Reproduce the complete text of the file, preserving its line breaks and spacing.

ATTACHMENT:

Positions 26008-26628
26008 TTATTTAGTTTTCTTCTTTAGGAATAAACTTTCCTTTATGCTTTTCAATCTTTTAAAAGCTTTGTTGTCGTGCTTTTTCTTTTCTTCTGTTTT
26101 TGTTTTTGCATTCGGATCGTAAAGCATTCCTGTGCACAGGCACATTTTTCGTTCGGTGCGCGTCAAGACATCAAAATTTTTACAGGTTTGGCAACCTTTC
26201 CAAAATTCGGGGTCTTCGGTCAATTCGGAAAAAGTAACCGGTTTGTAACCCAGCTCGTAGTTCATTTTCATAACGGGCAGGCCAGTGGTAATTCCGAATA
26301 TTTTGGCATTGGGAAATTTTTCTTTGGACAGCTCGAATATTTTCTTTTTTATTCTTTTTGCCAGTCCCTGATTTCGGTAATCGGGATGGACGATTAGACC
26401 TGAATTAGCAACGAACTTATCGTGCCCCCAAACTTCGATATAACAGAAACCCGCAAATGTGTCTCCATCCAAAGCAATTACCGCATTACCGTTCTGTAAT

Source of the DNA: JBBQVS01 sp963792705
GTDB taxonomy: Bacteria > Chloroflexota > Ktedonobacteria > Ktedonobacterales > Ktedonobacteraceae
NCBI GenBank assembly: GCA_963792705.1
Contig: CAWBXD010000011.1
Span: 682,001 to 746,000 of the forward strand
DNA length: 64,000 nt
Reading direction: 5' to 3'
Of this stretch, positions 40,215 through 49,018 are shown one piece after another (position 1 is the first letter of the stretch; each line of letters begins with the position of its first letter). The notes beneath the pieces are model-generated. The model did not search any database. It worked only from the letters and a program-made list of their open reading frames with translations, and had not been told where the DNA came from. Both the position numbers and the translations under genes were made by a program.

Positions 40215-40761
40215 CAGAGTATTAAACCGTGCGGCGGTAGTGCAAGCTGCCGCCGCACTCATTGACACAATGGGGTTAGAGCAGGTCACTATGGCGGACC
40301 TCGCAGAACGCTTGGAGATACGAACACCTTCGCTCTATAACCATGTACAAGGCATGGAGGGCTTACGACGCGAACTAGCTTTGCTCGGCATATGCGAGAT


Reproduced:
Positions 26008-26628
26008 TTATTTAGTTTTCTTCTTTAGGAATAAACTTTCCTTTATGCTTTTCAATCTTTTAAAAGCTTTGTTGTCGTGCTTTTTCTTTTCTTCTGTTTT
26101 TGTTTTTGCATTCGGATCGTAAAGCATTCCTGTGCACAGGCACATTTTTCGTTCGGTGCGCGTCAAGACATCAAAATTTTTACAGGTTTGGCAACCTTTC
26201 CAAAATTCGGGGTCTTCGGTCAATTCGGAAAAAGTAACCGGTTTGTAACCCAGCTCGTAGTTCATTTTCATAACGGGCAGGCCAGTGGTAATTCCGAATA
26301 TTTTGGCATTGGGAAATTTTTCTTTGGACAGCTCGAATATTTTCTTTTTTATTCTTTTTGCCAGTCCCTGATTTCGGTAATCGGGATGGACGATTAGACC
26401 TGAATTAGCAACGAACTTATCGTGCCCCCAAACTTCGATATAACAGAAACCCGCAAATGTGTCTCCATCCAAAGCAATTACCGCATTACCGTTCTGTAAT

Source of the DNA: JBBQVS01 sp963792705
GTDB taxonomy: Bacteria > Chloroflexota > Ktedonobacteria > Ktedonobacterales > Ktedonobacteraceae
NCBI GenBank assembly: GCA_963792705.1
Contig: CAWBXD010000011.1
Span: 682,001 to 746,000 of the forward strand
DNA length: 64,000 nt
Reading direction: 5' to 3'
Of this stretch, positions 40,215 through 49,018 are shown one piece after another (position 1 is the first letter of the stretch; each line of letters begins with the position of its first letter). The notes beneath the pieces are model-generated. The model did not search any database. It worked only from the letters and a program-made list of their open reading frames with translations, and had not been told where the DNA came from. Both the position numbers and the translations under genes were made by a program.

Positions 40215-40761
40215 CAGAGTATTAAACCGTGCGGCGGTAGTGCAAGCTGCCGCCGCACTCATTGACACAATGGGGTTAGAGCAGGTCACTATGGCGGACC
40301 TCGCAGAACGCTTGGAGATACGAACACCTTCGCTCTATAACCATGTACAAGGCATGGAGGGCTTACGACGCGAACTAGCTTTGCTCGGCATATGCGAGAT